In News Releases, Uncategorized

Wednesday, June 12, 2019

Nick Dodge
Byrum & Fisk Advocacy Communications
(517) 333-1606

Broad coalition calls for increase in Michigan’s Earned Income Tax Credit

Gov. Whitmer’s proposal to double EITC would benefit communities across Michigan

LANSING – A broad coalition of organizations today held a press conference in Lansing to express their support for Gov. Gretchen Whitmer’s proposal to increase the Michigan Earned Income Tax Credit (EITC). A diverse group of faith organizations, worker advocacy organizations, anti-poverty organizations, policy think tanks and more called on lawmakers to support Gov. Whitmer’s proposal that would double the Michigan EITC from 6% to 12%.

“Too many Michiganders are living in poverty and struggling to make ends meet, including those who are working full time,” said Gilda Jacobs, president & CEO of the Michigan League for Public Policy. “Expanding Michigan’s EITC would go a long way to helping workers with low incomes in our state while supporting small businesses and boosting local economies. The EITC has had strong bipartisan support in the past, and it should have strong bipartisan support in the present.”

The Federal EITC provides relief for low-to-moderately-low-income working individuals in the form of a credit on their tax returns. In 2006, lawmakers in Michigan passed a law that provided those who qualify 20% of their federal EITC on their state income taxes. That amount was reduced to 6% through legislation passed in 2010 under Gov. Rick Snyder. Gov. Whitmer has proposed doubling Michigan’s EITC to 12% in her budget.

“Through our work at United Way, we see firsthand the meaningful impact that Michigan’s EITC has on working households. The money it puts back in the pockets of low-income earners moves hundreds of thousands of families closer to financial stability and helps ensure that an unexpected expense can be absorbed without throwing them into a financial crisis,” said Kyle DuBuc, director of policy, advocacy & government relations for United Way for Southeastern Michigan.

A common misconception is the EITC only impacts urban communities. A recent Michigan State University study found Gov. Whitmer’s proposal to increase the Michigan EITC to 12% would increase the average rural filer’s application who qualifies by more than $130. In addition, the study found an increase to the EITC would have a significant positive impact to rural communities due to increased local spending and economic activity. According to the study, the increase would spur $92.5 million in economic impact.

“The recent Michigan State University study on the rural impact of the EITC proved what we already knew: The Michigan EITC has significant impacts on rural communities across Michigan,” said Tom Hickson, vice president of public policy and advocacy for Michigan Catholic Conference. “In both rural and urban communities, the EITC appeals to the dignity of work.  For low income working families, this important policy change can make a big difference in a much-needed car repair or an extra trip to the grocery store.  This is why we support expanding the Michigan Earned Income Tax Credit.”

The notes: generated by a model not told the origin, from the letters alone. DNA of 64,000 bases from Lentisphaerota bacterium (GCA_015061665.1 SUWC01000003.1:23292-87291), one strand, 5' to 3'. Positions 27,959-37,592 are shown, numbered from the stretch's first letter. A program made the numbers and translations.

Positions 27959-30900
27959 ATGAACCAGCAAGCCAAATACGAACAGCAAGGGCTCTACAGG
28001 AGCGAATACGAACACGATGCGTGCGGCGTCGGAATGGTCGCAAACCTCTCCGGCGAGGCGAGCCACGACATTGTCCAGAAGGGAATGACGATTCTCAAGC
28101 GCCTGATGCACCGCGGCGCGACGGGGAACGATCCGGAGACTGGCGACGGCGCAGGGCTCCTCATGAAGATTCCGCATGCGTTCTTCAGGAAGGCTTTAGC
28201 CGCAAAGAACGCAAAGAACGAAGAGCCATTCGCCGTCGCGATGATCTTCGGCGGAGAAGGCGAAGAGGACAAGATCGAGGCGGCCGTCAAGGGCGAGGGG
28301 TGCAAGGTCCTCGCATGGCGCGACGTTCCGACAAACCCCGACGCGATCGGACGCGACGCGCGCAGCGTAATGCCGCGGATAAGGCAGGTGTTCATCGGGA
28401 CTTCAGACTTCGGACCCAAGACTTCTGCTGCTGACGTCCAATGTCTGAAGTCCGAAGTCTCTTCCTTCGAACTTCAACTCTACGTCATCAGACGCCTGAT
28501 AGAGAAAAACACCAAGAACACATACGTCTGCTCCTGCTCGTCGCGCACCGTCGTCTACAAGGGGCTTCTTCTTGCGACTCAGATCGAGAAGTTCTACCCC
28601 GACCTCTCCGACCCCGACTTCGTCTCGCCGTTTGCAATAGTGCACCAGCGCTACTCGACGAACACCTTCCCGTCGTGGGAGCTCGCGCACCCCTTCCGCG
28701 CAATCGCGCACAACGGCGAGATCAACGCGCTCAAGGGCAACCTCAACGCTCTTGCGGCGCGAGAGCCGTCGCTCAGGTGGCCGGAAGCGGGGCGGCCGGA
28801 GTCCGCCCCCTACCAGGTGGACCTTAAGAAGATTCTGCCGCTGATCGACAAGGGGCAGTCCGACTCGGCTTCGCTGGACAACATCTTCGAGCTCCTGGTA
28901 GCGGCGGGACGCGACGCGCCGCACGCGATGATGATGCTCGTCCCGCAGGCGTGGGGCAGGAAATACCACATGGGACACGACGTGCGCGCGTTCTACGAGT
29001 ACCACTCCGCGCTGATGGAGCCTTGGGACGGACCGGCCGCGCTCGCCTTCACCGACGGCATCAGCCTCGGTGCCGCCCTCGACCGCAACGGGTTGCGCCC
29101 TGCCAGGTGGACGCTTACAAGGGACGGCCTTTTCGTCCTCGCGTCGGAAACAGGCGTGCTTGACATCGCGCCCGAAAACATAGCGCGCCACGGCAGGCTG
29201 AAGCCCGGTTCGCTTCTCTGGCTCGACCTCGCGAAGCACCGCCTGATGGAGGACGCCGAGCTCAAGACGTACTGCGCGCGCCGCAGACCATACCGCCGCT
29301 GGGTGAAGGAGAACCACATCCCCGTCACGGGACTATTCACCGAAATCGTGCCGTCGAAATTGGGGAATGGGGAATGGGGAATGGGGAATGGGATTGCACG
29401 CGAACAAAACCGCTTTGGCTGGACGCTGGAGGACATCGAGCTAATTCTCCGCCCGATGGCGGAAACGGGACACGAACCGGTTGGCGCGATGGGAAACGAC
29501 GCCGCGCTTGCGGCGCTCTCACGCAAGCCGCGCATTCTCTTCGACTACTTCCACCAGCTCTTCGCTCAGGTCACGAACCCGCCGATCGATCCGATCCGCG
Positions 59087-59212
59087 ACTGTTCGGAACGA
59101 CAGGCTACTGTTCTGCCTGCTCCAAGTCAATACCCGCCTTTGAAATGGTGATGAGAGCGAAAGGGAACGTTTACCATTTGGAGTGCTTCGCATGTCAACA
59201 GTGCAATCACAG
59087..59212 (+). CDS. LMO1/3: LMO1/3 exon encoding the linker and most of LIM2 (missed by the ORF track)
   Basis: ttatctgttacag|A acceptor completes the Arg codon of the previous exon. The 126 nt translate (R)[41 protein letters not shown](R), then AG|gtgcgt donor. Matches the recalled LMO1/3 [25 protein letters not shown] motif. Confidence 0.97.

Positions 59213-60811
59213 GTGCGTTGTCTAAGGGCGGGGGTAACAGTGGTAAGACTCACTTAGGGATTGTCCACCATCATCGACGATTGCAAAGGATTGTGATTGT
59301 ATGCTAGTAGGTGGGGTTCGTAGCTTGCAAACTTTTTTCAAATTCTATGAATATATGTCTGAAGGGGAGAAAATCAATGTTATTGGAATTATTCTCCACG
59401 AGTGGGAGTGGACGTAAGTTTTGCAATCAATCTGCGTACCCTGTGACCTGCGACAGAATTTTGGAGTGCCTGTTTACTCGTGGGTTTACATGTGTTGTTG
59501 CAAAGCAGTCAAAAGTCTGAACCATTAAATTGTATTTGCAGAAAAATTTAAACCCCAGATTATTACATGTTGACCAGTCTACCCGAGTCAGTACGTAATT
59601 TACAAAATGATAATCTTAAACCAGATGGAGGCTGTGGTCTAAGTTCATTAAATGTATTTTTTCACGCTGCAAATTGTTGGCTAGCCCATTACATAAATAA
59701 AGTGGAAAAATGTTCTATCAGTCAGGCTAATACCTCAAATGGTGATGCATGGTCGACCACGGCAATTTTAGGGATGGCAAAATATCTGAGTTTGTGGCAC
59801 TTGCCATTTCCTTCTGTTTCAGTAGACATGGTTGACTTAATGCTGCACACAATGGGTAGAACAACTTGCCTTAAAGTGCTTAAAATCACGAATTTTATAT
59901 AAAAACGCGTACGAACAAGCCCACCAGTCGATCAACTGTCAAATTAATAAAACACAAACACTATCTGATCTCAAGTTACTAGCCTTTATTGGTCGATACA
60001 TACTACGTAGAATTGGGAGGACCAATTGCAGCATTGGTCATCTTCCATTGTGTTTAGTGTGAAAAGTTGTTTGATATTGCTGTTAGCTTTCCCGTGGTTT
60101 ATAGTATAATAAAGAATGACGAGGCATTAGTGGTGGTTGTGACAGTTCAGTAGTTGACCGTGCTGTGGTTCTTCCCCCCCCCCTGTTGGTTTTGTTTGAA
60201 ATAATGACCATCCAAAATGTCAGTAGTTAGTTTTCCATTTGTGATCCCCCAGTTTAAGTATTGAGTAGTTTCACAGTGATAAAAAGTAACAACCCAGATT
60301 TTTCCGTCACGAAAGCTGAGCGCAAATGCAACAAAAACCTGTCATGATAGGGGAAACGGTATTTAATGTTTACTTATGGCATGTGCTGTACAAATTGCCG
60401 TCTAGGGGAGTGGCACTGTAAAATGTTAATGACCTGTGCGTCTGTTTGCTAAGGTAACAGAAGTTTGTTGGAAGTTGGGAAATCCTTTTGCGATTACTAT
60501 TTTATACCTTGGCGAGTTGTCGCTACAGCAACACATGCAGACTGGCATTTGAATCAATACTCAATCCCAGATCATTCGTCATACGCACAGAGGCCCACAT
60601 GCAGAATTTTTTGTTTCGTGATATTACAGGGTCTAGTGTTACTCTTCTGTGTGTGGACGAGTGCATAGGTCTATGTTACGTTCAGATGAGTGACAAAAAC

“The Michigan EITC impacts working families across the state, and Gov. Whitmer’s proposal to double it will help improve the lives of hundreds of thousands of Michiganders,” said Ross H. Yednock, program director of the Michigan Economic Impact Coalition at the Community Economic Development Association of Michigan.

“Social Work is a profession dedicated to ensuring all Michiganders have easier access to services, creating the potential for better health outcomes. Equal economic opportunity is a step in the right direction,” said Maxine Thome, executive director of the National Association of Social Workers Michigan. “Increasing the EITC to 12 percent will help hard-working Michiganders provide for their families and ensure economic growth is felt by everyone. I’m proud to stand by these organizations to urge support for this important initiative.”

“Gov. Whitmer is taking a stand for working Michigan families by boosting the Michigan EITC in her budget, and lawmakers on both sides of the aisle should support this important proposal that will help Michigan working families,” said Kate White, executive director of Michigan Community Action.

A full list of the organizations supporting the EITC today included:

  • Capital Area United Way
  • Community Economic Development Association of Michigan
  • Council of Michigan Foundations
  • Michigan Association of United Ways
  • Michigan Catholic Conference
  • Michigan Community Action
  • Michigan League for Public Policy
  • Michigan Nonprofit Association
  • National Association of Social Workers Michigan
  • United Way for Southeastern Michigan


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